A petition to boycott SATS exams has gathered other 21,000 signatures from parents who have ‘had enough’ of the testing.
On 3rd May parents and teachers across the United Kingdom are organising a ‘kids strike’ to remove their children from schools where they are due to sit the Key Stage 1 and 2 exams.
By boycotting the schools for one day, parents are asking government officials to ‘let our kids be kids’ and remove the current system of ‘endless’ SATs testing.
The official Facebook page of the ‘Let Kids Be Kids’ campaign says; ‘On 3rd May we want you to show the government that you want a boycott of the Year 2 SATS and a return to teacher based assessment.’
‘Ending Year 2 SATS is a step towards returning to a curriculum of teacher led joy and wonder rather than repetitious grammar and mathematical reasoning.’
The petition, which was first posted on 38degrees.org only three weeks ago, has been addressed to the government’s Education Secretary Nicky Morgan by a group of Year 2 parents.
The petition says; ‘We want our kids to be kids again and enjoy learning for learning’s sake not for Ofsted results or league table figures. Bring back the creativity and the fun – say goodbye to repetition and boredom!’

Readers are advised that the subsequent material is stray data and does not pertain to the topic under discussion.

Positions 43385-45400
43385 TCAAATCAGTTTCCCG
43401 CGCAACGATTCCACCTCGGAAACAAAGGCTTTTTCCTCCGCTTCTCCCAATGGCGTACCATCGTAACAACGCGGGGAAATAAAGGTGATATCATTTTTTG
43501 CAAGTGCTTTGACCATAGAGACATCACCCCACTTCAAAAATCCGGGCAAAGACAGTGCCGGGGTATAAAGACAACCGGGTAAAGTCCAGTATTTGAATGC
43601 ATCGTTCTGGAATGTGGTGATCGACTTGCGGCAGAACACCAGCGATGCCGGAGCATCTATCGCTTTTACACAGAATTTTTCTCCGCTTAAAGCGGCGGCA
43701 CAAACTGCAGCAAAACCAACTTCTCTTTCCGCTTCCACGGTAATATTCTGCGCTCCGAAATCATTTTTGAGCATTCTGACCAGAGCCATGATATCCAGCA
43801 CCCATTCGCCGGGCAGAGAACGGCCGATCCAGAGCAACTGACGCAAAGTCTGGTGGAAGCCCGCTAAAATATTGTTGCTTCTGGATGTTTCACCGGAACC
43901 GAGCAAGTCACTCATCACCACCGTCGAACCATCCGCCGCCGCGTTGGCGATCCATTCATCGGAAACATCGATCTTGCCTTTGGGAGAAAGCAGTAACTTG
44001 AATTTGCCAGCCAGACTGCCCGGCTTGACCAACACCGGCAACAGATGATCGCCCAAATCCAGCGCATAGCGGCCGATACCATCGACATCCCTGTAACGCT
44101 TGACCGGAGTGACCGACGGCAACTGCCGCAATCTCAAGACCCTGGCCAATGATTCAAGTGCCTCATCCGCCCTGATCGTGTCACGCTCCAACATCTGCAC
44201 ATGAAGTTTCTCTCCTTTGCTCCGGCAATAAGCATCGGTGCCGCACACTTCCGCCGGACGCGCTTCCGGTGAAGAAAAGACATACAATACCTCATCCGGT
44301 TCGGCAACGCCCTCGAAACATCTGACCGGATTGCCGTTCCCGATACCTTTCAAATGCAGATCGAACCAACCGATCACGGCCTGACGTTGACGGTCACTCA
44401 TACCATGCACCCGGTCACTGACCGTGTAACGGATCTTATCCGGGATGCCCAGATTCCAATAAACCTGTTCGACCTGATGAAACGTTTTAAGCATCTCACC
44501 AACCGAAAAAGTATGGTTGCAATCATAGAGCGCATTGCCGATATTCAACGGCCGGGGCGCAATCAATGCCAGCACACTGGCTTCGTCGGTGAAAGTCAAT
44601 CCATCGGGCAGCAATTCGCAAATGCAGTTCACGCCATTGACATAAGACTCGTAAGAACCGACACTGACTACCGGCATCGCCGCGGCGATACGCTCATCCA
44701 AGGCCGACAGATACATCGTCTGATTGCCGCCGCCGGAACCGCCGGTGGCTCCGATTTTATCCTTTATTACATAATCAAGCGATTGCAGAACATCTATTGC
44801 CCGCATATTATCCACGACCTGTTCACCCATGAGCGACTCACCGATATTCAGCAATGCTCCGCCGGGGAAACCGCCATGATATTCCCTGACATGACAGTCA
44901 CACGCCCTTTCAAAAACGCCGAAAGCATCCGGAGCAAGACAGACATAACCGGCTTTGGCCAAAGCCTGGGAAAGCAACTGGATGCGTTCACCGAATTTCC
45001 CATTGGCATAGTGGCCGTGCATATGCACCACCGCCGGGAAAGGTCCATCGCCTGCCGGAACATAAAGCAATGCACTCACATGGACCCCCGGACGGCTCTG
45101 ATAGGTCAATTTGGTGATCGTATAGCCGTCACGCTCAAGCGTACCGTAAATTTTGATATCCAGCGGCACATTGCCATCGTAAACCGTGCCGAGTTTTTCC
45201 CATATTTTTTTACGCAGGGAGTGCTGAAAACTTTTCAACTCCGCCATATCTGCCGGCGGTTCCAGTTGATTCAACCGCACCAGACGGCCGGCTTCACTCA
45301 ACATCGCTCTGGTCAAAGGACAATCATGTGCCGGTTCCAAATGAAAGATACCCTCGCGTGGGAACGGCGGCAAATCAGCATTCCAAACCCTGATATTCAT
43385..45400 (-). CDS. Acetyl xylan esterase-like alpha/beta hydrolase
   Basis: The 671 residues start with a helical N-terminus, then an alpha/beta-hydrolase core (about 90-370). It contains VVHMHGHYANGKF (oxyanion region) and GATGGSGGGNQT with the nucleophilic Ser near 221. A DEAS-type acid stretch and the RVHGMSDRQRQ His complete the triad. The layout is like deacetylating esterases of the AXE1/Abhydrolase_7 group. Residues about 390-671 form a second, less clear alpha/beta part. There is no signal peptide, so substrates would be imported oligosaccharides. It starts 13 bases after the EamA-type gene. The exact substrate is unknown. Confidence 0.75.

Comments on the post show the overwhelming support for the movement, with Debra K saying; ‘I’m a parent of a Year 4 child and I have no intention of letting him sit SATS in Year 6 when the time comes. I know from having older children that the SATS have no impact on future learning and just ruin the last year of primary school. I think this petition should be extended to all primary parents who want to say no to the relentless and meaningless testing of our children. ‘
The examinations for 6-7 year olds are not actually due to take place on 3 May, but the date for the boycott was set in advance – and the children’s exams will take place some time that month.
Questions around the difficulty of new SAT papers have been raised for a while, after many parents took to social media to show their disapproval of practice papers. Then, on 29th March, the National Union of Teachers agreed to consider a vote on the future of primary exams at the NUT conference in Brighton.